Full article here. (Originally posted eleven years ago now, and I suspect more people are paying attention to the problems raised).
The basic idea: Many young and young(ish) American men are free of the social obligations to commit to women, get married, have kids, and thus languish in a suspended state of man-childishness.
How did they get here? By the radical and excessive cultural changes the last 40 years have brought about: I’m assuming the excesses of feminism, the excesses of equality, which form a solid part of majority pop culture opinion and have often been institutionalized.
“Young men especially need a culture that can help them define worthy aspirations. Adults don’t emerge. They’re made.”
Hymowitz is arguing that the culture is failing young men in an important way, and it’s doing so by abandoning certain cultural values and the depth and wisdom those values sustain.
Do you find the argument persuasive?
Addition: Emily Yoffee at Slate picks up on the same idea: adandoning the institution of marriage does have consequences for all of us.
From Will Wilkinson-A Response To Kay Hymowitz: ‘The “Menaissance” and Its Dickscontents’…Kay Hymowitz In The The City Journal: Love In The Time Of Darwinism…Kay Hymowitz In The City Journal: Child-Man In The Promised Land?…Kay Hymowitz At The City Journal: ‘How Brooklyn Got Its Groove Back’
From The Chronicle Of Higher Ed Via A & L Daily: Christina Hoff Sommers “Persistent Myths In Feminist Scholarship”…Wendy Kaminer At The Atlantic: ‘Sexual Harassment And The Loneliness Of The Civil Libertarian Feminist’
Man-children? A war against men? The products of feminism? An erosion of religious values?:
‘The thrust of Manning Up is different. In her new book, Hymowitz puts economic conditions first — along with the increasing professional accomplishments of women. Preadulthood, she says, is “an adjustment to huge shifts in the economy, one that makes a college education essential to achieving or maintaining a middle-class life.”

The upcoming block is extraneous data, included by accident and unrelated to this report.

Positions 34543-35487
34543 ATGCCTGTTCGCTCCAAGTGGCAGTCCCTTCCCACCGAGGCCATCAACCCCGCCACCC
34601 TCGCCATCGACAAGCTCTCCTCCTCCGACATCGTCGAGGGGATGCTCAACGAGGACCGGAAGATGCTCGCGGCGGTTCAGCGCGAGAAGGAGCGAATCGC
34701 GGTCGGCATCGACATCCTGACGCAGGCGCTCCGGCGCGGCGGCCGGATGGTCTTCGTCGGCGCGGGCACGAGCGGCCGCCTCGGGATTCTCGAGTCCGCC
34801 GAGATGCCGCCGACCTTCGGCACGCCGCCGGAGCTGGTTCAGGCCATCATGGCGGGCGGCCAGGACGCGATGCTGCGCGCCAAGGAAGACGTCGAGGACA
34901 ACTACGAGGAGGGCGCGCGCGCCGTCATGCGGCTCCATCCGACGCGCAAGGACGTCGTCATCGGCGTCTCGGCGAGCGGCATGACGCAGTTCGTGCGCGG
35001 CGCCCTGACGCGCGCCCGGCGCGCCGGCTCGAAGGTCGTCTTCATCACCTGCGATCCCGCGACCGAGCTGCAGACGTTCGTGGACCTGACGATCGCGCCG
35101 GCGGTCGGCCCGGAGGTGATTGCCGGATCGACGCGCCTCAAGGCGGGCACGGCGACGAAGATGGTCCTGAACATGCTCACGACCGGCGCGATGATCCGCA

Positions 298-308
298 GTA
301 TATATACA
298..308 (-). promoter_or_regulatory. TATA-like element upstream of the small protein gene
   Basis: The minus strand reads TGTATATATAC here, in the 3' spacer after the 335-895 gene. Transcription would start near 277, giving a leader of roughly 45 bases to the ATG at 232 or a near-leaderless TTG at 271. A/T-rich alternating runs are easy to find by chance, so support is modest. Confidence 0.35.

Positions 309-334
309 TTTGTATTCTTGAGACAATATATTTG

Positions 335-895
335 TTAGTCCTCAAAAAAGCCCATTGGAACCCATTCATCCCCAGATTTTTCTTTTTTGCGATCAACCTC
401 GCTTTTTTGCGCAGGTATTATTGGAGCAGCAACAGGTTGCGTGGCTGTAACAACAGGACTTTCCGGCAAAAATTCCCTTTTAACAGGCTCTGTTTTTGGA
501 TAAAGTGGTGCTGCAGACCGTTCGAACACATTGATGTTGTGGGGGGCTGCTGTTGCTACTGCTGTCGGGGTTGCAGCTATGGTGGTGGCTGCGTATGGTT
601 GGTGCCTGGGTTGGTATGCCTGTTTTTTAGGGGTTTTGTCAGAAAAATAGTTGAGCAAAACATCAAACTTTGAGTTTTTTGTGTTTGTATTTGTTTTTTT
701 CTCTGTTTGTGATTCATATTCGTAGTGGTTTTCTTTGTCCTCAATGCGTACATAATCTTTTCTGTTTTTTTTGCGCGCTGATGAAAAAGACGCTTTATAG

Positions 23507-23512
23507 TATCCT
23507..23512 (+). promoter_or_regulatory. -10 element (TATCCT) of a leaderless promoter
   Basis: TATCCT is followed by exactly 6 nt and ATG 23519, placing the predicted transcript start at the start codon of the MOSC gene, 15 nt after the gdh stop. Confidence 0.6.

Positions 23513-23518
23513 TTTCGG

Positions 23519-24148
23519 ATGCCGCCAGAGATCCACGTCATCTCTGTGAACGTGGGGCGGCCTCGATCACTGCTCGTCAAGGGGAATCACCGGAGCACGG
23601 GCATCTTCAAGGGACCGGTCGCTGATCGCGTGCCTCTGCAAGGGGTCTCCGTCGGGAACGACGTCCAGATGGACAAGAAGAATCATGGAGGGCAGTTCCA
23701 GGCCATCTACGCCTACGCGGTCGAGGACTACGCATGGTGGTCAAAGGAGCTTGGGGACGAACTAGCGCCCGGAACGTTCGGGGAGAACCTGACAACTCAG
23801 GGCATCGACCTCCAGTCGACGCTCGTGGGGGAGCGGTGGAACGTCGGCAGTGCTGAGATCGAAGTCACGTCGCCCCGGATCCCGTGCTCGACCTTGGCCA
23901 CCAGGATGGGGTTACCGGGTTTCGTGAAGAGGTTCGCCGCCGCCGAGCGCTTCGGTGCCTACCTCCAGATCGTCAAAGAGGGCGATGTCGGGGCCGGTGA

That’s preadulthood for men:
‘Preadulthood — most common among men in their twenties, though it can easily extend to one’s thirties and beyond — is a consequence of two related economic trends that are reshaping the coming-of-age experience for young Americans, both men and women. The first trend is the extended period of training — college and beyond — deemed necessary to succeed in the modern economy. The second trend is women’s participation and flourishing in the new economy.’
There have been many changes going on in American society, which include getting women into the workforce and into college. I suspect this has partially required the erosion of traditional and religious familial hierarchies and the institutions growing out of them as a model for civil society.
There’s also the ideological radicalism and excesses of a lot of feminist doctrine, and many emerging new rules of behavior between the sexes, often enforced ad hoc, which further erode authority and claims to authority.
Naturally, social and religious conservatives are less happy with this state of affairs, and there is legitimate criticism that the State will fill the role the family they once held as a model for civil society, especially among lower income folks.
Obviously, we’re not going back to 1962, but men are not just born, they’re made, and now that the culture and institutions that made them is receding, what is taking their place?
Some will see these developments as a steps towards a better world, others as clear steps towards a worse one. I’m just trying to step back for a moment.
Helen Smith, wife of Instapundit’s Glenn Reynolds, had a then new book out entitled ‘Men On Strike, Why Men Are Boycotting Marriage, Fatherhood, and the American Dream-and Why It Matters‘ which suggests the old incentives combined with the new culture is incentivizing men to sit on the sidelines:
Jordan Peterson is pushing back against claims of equality of outcome. Freedom, responsibility and moral behavior are not tied directly back to the Bible, but through an attention to psychological/social science research data and schools of thought which have emerged and developed during the last one hundred and fifty years. This, including his own experience as a clinical psychologist.
He’s still persona non-grata amongst many commited to gender equality and group identity:
Via a reader: Heather Heying, evolutionary biologist, and wife of Bret Weinstein, offers reasonable insight.
The sexes obviously can work together collaboratively, but I’m guessing neither a vast majority of women, nor some plurality of men, desire a return to previous traditional and religiously conservative sex roles, especially in the workplace.